U.S. Water News Online
MEXICO CITY -- An Indian group that had threatened to cut
off water supplies to Mexico City was filled with the spirit of
cooperation after officials promised them Christmas trees as part of
a package aimed at ending their protests.
Since September, a group of Mazahua Indians from the state of
Mexico has been protesting damage caused to their land just west of
the city by dams created to help supply water to Mexico's capital.
The Mazahuas -- led by a group of Indian women bearing ersatz
wooden rifles -- blocked chlorine shipments for water purification
plants and briefly declared themselves in rebellion.
Federal environmental officials said the Mazahuas had agreed to
accept reforestation aid, including seedlings for thousands of
Christmas trees, as a partial settlement for ending the protests.
Christmas trees have become increasingly popular in Mexico, where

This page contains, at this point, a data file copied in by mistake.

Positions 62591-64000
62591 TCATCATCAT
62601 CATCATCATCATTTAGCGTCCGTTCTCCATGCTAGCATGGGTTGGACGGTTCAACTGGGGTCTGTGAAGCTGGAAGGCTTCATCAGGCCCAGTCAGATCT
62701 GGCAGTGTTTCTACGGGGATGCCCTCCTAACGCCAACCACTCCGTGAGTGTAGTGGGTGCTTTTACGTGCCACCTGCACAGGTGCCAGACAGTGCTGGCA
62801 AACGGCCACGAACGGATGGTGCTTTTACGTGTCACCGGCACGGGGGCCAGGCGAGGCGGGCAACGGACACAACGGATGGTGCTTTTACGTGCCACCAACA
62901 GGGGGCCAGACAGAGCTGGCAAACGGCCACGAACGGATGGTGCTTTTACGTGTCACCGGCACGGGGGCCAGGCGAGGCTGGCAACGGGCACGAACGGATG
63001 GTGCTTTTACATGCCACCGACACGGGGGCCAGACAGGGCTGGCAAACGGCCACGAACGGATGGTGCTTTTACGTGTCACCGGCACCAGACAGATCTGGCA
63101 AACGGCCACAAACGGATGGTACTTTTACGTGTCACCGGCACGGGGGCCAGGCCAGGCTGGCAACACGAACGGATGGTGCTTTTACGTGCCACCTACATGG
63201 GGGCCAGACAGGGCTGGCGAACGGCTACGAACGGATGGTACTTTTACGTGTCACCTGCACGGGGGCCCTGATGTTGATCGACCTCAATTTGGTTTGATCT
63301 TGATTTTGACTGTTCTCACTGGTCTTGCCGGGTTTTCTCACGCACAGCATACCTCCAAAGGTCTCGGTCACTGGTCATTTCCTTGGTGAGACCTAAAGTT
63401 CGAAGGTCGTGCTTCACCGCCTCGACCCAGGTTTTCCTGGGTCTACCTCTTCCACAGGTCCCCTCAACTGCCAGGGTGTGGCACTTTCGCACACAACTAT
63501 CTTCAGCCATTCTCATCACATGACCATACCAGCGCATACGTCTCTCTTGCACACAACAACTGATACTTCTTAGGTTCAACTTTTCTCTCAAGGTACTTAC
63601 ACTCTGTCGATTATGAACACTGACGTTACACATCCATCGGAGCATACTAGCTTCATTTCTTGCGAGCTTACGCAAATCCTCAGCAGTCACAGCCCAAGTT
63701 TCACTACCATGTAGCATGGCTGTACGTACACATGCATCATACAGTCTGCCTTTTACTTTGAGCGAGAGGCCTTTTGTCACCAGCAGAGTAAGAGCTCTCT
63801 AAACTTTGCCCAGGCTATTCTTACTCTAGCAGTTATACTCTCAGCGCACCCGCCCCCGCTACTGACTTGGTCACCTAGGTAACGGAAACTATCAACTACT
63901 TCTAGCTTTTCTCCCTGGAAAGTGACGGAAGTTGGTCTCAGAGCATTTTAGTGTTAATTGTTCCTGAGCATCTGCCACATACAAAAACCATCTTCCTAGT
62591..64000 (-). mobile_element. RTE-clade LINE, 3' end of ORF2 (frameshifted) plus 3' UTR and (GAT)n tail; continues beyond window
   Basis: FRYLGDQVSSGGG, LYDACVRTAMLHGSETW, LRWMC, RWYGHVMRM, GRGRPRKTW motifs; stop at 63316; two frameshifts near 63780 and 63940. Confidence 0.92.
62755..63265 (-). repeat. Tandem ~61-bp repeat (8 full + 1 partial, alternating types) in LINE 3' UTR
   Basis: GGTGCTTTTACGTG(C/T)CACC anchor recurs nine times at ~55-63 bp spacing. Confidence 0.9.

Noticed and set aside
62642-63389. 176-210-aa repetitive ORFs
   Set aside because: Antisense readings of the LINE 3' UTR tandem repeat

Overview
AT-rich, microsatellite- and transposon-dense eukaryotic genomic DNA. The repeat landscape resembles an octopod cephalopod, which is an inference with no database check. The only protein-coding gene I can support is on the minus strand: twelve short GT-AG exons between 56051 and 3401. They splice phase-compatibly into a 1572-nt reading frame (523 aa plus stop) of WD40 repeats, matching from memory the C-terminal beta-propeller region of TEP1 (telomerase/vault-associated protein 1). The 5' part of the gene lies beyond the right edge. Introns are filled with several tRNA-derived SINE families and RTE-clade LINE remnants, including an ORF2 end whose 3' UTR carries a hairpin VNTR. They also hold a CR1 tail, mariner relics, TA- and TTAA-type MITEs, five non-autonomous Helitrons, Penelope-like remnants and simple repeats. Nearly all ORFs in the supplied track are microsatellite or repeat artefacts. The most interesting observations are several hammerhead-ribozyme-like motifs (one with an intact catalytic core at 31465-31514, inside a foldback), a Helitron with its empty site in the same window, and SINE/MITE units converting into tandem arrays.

nativity scenes were once the main Yuletide decoration. But Mexico
must import a large part of its trees from the United States and
Given their proximity to the country's largest market for trees
and the area's cool, high-mountain climate, the trees should
represent an additional source of income for the communities. Other
projects would include timber harvesting and fruit trees.
Other federal agencies have promised water treatment plants and
other development projects for the impoverished area.
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